Sleep, sex and stress coexist like three personalities in a love triangle. As important as it is, sex is still in many ways a ‘shy’ topic to discuss in the open, more so in a traditional Eastern society. Sex education is a must. Yet, it is creeping in so sluggishly into schools. Parents generally agree that children should know more about healthy and responsible sex. Nonetheless, the scientific sweetness of sex is often clouded by the subconscious notion of dirt and mud – the myths and taboos that remain deeply seated in the deeper subconscious mind of many.
As for adults, the strong fences of myths and taboos may have been torn down by their growing primordial desire. Yet, their understanding about the sweet-sour characteristics of sex in human life remains limited and often clouded by the many overboard irresponsible wrong-doings that continue to stain the sanctity of safe and responsible sex. Sex, at its best, is a functional health-balancing physiological process.
The World Health Organisation defines health as not merely the absence of disease but also a complete state of physical, mental and social well-being. Sexual function enhances all these three aspects, provided it is properly understood and allowed to function in a safe and responsible way.
Seriously, the three ‘S’ of sleep, sex and stress are strongly connected and inseparable. People should know more about whatever they are doing and the effects that follow thereafter, so that they can best do what they could do.
Studies have shown that better sex leads to better sleep and vice-versa. The former 2 ‘S’ are perfect couple. But the third ‘S’ – stress tries to kill both. Ms. Sleep and Mr. Sex are like lovebirds. Mr. Stress is like the jealous disgruntled third person trying to destroy the other two. To understand their relationships better, we need to take a good look at the activity and biochemistry that revolve around these 3 ‘S’.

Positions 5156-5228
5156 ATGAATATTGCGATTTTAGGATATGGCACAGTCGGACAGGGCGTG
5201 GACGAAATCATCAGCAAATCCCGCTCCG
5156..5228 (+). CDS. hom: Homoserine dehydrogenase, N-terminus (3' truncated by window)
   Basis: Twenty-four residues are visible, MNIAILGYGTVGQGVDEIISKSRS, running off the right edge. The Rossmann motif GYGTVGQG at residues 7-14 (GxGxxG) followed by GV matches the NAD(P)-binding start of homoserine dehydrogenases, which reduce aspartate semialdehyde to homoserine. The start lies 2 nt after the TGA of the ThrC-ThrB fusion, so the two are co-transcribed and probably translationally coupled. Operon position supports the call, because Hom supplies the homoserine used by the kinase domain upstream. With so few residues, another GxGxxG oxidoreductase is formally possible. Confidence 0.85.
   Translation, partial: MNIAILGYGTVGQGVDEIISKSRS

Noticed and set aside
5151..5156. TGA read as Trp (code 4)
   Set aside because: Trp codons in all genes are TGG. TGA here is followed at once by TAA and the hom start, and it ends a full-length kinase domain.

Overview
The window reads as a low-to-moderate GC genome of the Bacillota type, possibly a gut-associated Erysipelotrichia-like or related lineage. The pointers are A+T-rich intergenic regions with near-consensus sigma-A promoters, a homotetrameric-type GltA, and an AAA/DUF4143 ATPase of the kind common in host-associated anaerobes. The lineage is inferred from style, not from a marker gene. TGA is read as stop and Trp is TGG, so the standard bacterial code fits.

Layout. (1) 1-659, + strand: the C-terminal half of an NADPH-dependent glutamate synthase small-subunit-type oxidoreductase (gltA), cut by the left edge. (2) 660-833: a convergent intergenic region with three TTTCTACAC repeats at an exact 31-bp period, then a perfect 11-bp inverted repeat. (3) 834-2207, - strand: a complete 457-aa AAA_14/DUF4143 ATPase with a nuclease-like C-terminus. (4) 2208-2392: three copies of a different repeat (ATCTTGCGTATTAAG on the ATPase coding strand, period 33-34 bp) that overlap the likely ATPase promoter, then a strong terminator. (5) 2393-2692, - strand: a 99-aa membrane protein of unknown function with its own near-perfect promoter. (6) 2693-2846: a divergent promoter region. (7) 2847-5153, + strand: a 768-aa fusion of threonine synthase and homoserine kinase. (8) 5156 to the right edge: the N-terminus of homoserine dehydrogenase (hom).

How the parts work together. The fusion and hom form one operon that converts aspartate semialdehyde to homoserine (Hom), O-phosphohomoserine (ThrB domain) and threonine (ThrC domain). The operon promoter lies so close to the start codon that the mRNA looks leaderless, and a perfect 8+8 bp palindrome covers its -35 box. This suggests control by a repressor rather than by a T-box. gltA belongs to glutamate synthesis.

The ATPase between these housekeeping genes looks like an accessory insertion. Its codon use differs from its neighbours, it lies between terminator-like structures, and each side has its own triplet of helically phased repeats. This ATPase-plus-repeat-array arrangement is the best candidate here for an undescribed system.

Lack of sleep and stress leads to release of the hormone called cortisol that decreases testosterone – an important hormone that plays a major role in arousing sexual interest in both men and women.
Sleep problems are more common in women of all ages. They are directly linked to sexual problems. A study published in The Journal of Sexual Medicine showed that the longer women slept, the more they experienced genital arousal. They are also more interested in sex, the next day. It also showed that an extra hour of sleep can lead to a 14 percent increase in the chances of having a sexual encounter the following day.
Good sex is a result of a high degree of patience, understanding, compassion, interpersonal care and harmony. It is a result of two partners coming together, working closely towards the highest degree of mutual pleasure and benefits – both physically and mentally. Sleep and sex enhance one another. They are good for health. Furthermore, both good sleep and sex de-stress. Together, they keep stress at bay.
According to Dr. Chelsea Holland, a sex and relationship therapist at the Intimacy Institute in Boulder, Colorado, both orgasmic and non-orgasmic sex can have a strong impact of enhancing sleep and reducing stress. She noted that a close positive physical interaction releases the hormone called oxytocin. Orgasm further increase the secretion of this hormone that is known to calm and relax our body and mind. Oxytocin also help to relax the wall of blood vessels apart from lowering the level of stress hormone – cortisol. Both the blood vessel relaxation and the lowering of stress hormone result in reduction of the blood pressure.